Amended paperwork could mean 1 fewer death for Alaska

Local woman says she’s fixed error which led to misreport

Courtesy photo / Colleen Torrence                                 Marcella Livemond (left) and her niece, Colleen Torrence, smile in an undated photo. Torrence was her aunt’s power of attorney and Livemond’s death in New Jersey from the coronavirus was attributed to Alaska due to clerical error. The error has been fixed, Torrence says, and should be reflected in state data soon.

Courtesy photo / Colleen Torrence Marcella Livemond (left) and her niece, Colleen Torrence, smile in an undated photo. Torrence was her aunt’s power of attorney and Livemond’s death in New Jersey from the coronavirus was attributed to Alaska due to clerical error. The error has been fixed, Torrence says, and should be reflected in state data soon.

The state of Alaska may be able to remove one death related to the coronavirus from its tally after a Juneau woman successfully had her relative’s death certificate amended.

Colleen Torrence previously spoke to the Empire about the death of her aunt, Marcella Livemond, from the coronavirus in New Jersey. Torrence said she believed her aunt’s residence was incorrectly recorded on the death certificate due to a clerical error. Torrence had power of attorney for her aunt and had been receiving Livemond’s mail at her residence in Juneau, and there was confusion regarding which was the address of residency.

Livemond had been living at a long-term assisted living facility in New Jersey.

Centers for Disease Control and Prevention guidelines dictate deaths related to the coronavirus be reported by the deceased’s state of residence, not where they actually died. Alaska’s first recorded COVID-19 death happened in the state of Washington where an Alaska resident had been living for several months.

[‘A death that wasn’t theirs’: Local woman says Juneau COVID-19 death incorrectly counted]

Torrence said she spoke with Clint Farr, chief of Health Analytics and Vital Records at Department of Health and Social Services, on July 23 to notify him of the change. Farr could not immediately be reached for comment. DHSS could not comment on any specific COVID-19 case, according to research analyst Rebecca Topel.

Torrence also spoke to City and Borough of Juneau Public Information Officer Lisa Phu, to notify the city of the change as well. In an interview Wednesday, Phu said she had reached out to DHSS but hadn’t yet received a response.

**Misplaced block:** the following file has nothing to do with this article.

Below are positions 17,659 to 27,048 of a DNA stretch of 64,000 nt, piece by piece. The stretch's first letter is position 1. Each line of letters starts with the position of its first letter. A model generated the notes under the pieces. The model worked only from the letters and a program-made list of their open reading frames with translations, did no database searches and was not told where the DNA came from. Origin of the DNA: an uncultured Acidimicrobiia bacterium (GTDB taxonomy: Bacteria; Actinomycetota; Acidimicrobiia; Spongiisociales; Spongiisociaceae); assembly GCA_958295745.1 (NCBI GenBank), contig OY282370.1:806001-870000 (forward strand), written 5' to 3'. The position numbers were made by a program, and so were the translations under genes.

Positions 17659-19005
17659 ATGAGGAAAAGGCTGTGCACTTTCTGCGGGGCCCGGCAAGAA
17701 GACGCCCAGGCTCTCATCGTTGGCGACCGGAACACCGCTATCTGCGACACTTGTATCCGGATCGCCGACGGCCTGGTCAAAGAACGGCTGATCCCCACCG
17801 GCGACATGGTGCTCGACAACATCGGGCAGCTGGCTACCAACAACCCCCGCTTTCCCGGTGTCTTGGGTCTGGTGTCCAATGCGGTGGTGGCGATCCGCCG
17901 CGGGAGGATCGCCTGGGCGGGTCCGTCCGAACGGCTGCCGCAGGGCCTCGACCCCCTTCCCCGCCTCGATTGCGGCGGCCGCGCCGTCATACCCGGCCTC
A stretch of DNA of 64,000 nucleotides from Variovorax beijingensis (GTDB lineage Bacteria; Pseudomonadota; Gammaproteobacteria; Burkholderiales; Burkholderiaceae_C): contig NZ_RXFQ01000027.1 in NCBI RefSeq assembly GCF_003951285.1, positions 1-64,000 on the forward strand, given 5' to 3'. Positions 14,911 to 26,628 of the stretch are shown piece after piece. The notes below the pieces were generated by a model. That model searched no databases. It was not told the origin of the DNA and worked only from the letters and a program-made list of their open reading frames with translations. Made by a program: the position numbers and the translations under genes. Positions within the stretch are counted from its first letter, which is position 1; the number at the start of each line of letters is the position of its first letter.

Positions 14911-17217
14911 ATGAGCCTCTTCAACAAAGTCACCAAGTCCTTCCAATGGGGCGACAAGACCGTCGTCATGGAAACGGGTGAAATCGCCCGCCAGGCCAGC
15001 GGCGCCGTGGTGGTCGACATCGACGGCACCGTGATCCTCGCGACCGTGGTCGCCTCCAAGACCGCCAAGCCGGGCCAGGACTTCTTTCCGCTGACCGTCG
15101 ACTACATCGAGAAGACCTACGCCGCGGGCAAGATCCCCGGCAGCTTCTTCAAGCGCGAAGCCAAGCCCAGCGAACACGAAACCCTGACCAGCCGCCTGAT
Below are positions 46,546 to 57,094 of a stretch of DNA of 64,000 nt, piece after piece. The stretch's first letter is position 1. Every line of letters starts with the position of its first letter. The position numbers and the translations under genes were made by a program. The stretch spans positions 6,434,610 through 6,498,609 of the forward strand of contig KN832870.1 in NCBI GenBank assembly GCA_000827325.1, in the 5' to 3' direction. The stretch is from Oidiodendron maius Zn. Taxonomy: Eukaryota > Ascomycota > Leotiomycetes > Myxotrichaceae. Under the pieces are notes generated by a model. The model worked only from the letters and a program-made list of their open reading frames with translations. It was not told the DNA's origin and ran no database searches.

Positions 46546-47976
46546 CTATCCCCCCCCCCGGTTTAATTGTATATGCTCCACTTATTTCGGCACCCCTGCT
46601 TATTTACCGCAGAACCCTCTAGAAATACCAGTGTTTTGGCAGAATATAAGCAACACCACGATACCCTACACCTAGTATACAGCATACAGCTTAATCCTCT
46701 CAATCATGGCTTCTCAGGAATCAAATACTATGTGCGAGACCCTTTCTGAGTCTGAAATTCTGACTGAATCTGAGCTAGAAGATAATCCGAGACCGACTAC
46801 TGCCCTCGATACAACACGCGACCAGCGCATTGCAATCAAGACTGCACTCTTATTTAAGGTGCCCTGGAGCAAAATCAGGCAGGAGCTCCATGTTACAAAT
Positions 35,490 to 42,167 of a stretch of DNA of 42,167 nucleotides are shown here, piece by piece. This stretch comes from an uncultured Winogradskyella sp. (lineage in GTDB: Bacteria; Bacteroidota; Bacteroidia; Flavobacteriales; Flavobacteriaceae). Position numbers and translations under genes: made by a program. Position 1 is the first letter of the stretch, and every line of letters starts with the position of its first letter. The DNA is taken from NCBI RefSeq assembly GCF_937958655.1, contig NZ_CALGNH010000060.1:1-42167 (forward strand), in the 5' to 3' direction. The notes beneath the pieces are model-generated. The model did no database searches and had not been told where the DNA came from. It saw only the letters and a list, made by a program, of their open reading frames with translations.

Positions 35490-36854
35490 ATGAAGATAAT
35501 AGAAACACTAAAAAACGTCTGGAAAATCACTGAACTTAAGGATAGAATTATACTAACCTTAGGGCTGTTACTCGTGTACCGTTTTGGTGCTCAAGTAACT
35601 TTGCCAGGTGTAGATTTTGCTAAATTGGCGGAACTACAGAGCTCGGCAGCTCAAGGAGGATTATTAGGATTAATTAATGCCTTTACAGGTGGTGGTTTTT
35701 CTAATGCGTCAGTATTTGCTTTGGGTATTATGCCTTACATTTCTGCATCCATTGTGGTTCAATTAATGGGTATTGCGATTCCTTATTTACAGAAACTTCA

“It seems like the people that need to know are starting to find out, and that’ll reflect, hopefully, one less death for the state of Alaska,” Torrence told the Empire Wednesday, adding she was relieved to have the matter settled.

Wednesday afternoon, the state reported the number of deaths with COVID-19 in Alaska was 22, with 34 current hospitalizations and 1,921 active cases, according to state data. The state reported an additional 91 new cases Wednesday, with the majority, 51, coming from Anchorage.

Recent spikes in cases can be partially attributed to outbreaks at seafood processing plants, including Alaska Glacier Seafoods in Auke Bay.

City and Borough of Juneau’s emergency operations center reported one new resident case, which Division of Public Health attributes to the person contracting COVID-19 from a known contact. Juneau now has had 85 residents test positive. for COVID-19, according to the city. Of those cases, 76 residents have recovered and seven cases are active. So far, 61 nonresidents have tested positive, and 28 cases are active.

The rise in cases is largely being seen in young adults in their 20s and 30s, state epidemiologist Dr. Joe McLaughlin said at a House Health and Social Services Committee meeting Tuesday. Young adults are more likely to go in to their places of work, meet in organized settings like bars or restaurants and be less compliant with health precautions, McLaughlin said.

• Contact reporter Peter Segall at psegall@juneauempire.com. Follow him on Twitter at @SegallJnoEmpire.

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